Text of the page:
Huge update..(long) - Posted by Ben (NJ)

Posted by Ben (NJ) on February 21, 2001 at 15:51:13:

I just got off the phone with my title company and my abstract company, (both top notch). Their exact words “do NOT negotiate, fight it until hell freezes over”. They said the exact opposite of everyone else, in their experience, well-founded and well-argued judgments do NOT get overturned easily. They even recommended two top-shelf attorneys who specialize
in defending tax foreclosure judgments and have an incredible success rate. Onward!

Huge windfall…an update…(long) - Posted by Ben (NJ)

Posted by Ben (NJ) on February 19, 2001 at 20:47:46:

Last week I posted about securing a final judgment in tax foreclosure on a home worth $208,000. My investment was
less than $35,000. Well, after a year of foreclosure proceedings in which the owners did nothing (and I mean NOTHING, no calls, no bankruptcy,no lawyers, no attempts to sell the property or refi, etc) the property owners finally hired an attorney, two weeks AFTER I got the judgment! This lawyer calls and says he will be attempting to vacate the judgment based on a number of reasons, all of them TOTAL BS! (which I told him). He really could not even argue, his grounds were so baseless. However, I just talked to a friend of mine, an attorney for a big institutional tax lien buyer. Incredibly he said that nearly every time someone challenged a judgment of theirs it was vacated, no matter how baseless. I find this amazing. Has anyone else experienced this? He did make one suggestion, rather than risk vacating the judgment, agree to sell the property BACK to the former owner and retain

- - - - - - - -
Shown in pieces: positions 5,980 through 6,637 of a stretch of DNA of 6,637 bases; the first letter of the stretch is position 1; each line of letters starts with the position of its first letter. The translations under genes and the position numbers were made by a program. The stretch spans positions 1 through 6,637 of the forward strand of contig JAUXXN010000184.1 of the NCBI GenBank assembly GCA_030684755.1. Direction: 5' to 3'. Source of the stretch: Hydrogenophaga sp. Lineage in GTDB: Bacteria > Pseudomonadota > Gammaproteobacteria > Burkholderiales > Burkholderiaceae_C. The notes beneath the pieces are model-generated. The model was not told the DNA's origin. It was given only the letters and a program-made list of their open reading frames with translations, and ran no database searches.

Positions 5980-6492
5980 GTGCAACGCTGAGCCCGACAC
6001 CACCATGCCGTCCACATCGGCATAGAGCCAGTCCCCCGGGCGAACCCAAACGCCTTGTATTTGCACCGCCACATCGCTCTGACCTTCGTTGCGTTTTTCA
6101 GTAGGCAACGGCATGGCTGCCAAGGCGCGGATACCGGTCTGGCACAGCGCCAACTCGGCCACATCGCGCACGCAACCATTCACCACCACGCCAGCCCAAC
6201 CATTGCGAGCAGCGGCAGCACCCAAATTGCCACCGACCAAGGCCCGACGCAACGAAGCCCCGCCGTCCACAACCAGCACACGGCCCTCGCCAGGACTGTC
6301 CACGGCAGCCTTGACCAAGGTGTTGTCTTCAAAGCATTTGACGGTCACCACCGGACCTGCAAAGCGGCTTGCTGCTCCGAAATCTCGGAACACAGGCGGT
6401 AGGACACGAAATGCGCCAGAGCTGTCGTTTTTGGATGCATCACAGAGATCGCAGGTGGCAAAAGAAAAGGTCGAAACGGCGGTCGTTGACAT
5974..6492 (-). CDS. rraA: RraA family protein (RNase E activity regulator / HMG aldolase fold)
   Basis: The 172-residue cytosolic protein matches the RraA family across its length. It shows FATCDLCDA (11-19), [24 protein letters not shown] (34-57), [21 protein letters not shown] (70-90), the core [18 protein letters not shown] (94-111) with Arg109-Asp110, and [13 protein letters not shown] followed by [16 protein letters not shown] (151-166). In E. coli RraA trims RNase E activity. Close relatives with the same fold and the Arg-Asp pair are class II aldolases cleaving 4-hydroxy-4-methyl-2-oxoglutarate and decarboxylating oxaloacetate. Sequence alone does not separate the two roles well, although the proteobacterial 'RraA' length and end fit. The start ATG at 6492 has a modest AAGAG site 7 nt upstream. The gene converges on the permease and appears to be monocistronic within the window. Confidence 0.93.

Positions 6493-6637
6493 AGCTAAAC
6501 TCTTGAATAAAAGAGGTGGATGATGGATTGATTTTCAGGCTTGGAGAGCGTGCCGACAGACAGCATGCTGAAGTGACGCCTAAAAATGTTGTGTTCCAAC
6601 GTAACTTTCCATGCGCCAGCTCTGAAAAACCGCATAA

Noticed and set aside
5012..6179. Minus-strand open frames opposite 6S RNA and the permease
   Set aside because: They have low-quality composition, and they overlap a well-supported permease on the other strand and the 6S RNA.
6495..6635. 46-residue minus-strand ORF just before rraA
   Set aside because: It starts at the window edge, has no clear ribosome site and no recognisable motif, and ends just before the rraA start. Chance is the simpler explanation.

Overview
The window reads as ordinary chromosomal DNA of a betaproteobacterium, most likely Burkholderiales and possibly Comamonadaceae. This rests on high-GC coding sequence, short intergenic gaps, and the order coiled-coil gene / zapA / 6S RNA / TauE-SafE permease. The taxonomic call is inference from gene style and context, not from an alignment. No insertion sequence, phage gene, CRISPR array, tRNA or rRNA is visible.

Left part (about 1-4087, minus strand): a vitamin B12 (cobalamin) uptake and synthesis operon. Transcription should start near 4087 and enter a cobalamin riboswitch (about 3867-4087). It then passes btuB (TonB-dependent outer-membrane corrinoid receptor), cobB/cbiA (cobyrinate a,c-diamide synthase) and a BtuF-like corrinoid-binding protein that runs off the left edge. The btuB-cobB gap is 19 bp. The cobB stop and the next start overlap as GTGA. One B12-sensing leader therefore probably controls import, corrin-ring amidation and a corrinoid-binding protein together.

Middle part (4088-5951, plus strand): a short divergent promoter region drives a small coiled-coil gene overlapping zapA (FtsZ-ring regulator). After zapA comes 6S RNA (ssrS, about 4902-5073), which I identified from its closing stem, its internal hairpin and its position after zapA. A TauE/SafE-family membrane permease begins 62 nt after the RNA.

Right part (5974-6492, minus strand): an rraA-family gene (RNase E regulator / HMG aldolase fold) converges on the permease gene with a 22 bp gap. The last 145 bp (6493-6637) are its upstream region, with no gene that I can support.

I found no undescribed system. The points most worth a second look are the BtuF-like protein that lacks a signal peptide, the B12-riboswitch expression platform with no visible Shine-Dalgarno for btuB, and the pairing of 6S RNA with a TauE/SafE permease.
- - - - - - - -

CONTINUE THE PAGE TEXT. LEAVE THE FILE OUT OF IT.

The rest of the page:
a large chunk of that profit as opposed to risking it all
in a battle. Any suggestions?

Sell it to an unrelated party … - Posted by Ayn

Posted by Ayn on February 21, 2001 at 10:05:37:

all the real estate law for dummies books I read seem to talk about a “Holder in due course” as being exempt from some kinds of prior claims.

Re: Considering the numbers involved, - Posted by Jim V

Posted by Jim V on February 20, 2001 at 13:18:44:

I would think there is a fair possibility of a court believing it should be overturned.
Basing on a $208k FMV
Your cost of sale 6.5% or $13,520
Your cost of rehab $10,000
Maximum net would be $150,000 after you account for initial investment of $35,000
If you sold the property back to the owners for $135,000, you have no cost of sale, you have no rehab cost and you have no long term legal battle. Interestingly enough, $135,000 is just about 65% of the FMV. If the previous owner doesn’t have family to help finance it, hard money could be a solution. But, it does only leave a profit of $100,000.
Bird in the hand, IMHO.

Courts are very home owner friendly… - Posted by David Krulac

Posted by David Krulac on February 20, 2001 at 09:48:46:

I had one case where the judge instructed the home owner from the bench on how they should proceed to overturn the case. He was acting as their attorney, IMHO.
Another case has dragged on for 6 years without resolution. And another case is 8 years old without resolution. Judges will ignore the limitations and will always sypacize with a poor home owner, you just have to get used to it.